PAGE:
Bun-wise, I'd originally ordered a pack of Warburtons' Brioche Burger Buns but, with the only delivery slot available to us being the 18th December, these would have been out of date and probably growing stale before Christmas Day, so we ended up using them for other things and buying a pack of standard sliced buns locally, a couple of days ahead of time.

The buns were assembled with a helping of Courtney's red cabbage 'slaw on the bottom, the stuffing patty, the turkey burger, some cranberry sauce, and the toasted sprout slices substituting for that old burger staple, the pickled gherkin slices. I only got one of the hash browns, because Courtney miscounted, and they hadn't held together very well anyway, so much of the mixture ended up in a pile on her plate. I served my pigs in blankets on the side, and nicked one of her Brie Bites (Tesco's own brand) for a bit of variety, since my plate was largely made up of meat.

The results were a little mixed... and, unfortunately, my hastily taken, blurry, poorly-lit photos don't help...

The pigs in blankets were excellent and, for once, I was able to taste the difference between fancily-smoked bacon and the normal kind, these rashers having a pleasantly sweet, spicy edge to them rather than just being super-salty.

The stuffing patties tasted great, but I misjudged their size before baking them: their circumference shrank, while their height increased - I'll know to take that into account if I try this again in future, and make them shallower and wider before putting them in the oven... though the chunks of chestnut might make that a bit tricky. Courtney's red cabbage 'slaw was nice on its own, but ended up becoming rather overwhelmed by the rest of the burger, including the bun itself. The hash browns turned out really well other than their tendency to fall apart - we'll really need to research how to make them stay together... Personally, I suspect a mold may be used for the shop-bought kind or, at least, some sort of press to compact them together rather more before they're cooked.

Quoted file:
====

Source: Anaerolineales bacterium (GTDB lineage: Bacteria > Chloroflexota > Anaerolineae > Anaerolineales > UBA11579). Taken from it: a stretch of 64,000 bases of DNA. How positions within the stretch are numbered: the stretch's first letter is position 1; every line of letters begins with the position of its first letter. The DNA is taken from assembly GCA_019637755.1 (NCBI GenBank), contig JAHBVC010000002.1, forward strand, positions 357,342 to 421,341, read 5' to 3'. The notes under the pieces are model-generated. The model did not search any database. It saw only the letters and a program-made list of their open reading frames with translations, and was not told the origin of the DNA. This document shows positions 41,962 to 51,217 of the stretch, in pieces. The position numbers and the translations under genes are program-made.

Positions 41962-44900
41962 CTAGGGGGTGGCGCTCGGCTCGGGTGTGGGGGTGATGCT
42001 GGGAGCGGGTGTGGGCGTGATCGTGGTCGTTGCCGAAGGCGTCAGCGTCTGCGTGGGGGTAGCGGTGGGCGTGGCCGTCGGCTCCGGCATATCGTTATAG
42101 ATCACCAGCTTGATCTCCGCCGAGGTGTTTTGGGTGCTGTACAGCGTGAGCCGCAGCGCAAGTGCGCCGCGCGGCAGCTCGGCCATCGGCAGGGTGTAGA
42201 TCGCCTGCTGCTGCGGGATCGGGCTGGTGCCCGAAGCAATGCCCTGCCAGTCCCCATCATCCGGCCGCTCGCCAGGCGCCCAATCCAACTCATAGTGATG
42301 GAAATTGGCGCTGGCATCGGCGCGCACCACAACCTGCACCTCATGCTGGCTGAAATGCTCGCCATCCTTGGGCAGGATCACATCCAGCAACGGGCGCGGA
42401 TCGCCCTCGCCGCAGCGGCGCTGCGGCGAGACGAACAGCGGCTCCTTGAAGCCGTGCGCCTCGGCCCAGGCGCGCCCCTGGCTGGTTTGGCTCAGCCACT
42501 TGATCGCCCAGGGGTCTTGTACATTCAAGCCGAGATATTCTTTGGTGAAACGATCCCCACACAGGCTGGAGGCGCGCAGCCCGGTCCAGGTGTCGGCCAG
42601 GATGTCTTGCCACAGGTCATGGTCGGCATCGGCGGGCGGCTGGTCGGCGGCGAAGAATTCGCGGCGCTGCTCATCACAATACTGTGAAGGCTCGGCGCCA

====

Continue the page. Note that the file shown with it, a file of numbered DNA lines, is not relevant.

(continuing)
Less impressive were the turkey burgers, since they ended up very dense and very dry. I'd definitely like to try making them again, but actually following one of the myriad recipes out there, in the hope of a more succulent result. At the very least, there should have been some additional seasoning - I had been reluctant before starting, since the other contents of my burger were, theoretically, going to be seasoning of a sort. Some of the recipes available online also feature things like egg white and breadcrumb, and these may have helped considerably. Part of the problem, though, was that I split a 500g pack of minced turkey into two 250g patties, which ended up being far too large in and of themselves. Considering a Quarter Pounder burger would only be a little over 100g, I really overdid it. Another part of the problem is that minced beef - the main constituent of a normal burger - would tend to comprise more than 2% fat... and the leanness of this minced turkey contributed to the dryness of the end result. Topping the burgers with cranberry sauce added surprisingly little to the flavour but, again, a smaller burger may have made all the difference.

Possibly the most disappointing part was the toasted sprout, which ended up getting utterly lost in the burgers. In retrospect, I suspect they should have been seasoned and oiled... So I'll know better for next time.

We're already considering options for next year's non-traditional spin on the traditional Christmas Dinner, and a curry is the front runner. We just need to look into how things like nutmeg, cinnamon and ginger into a curry sauce that can accommodate both turkey and whatever vegetarian substitute Courtney ends up using...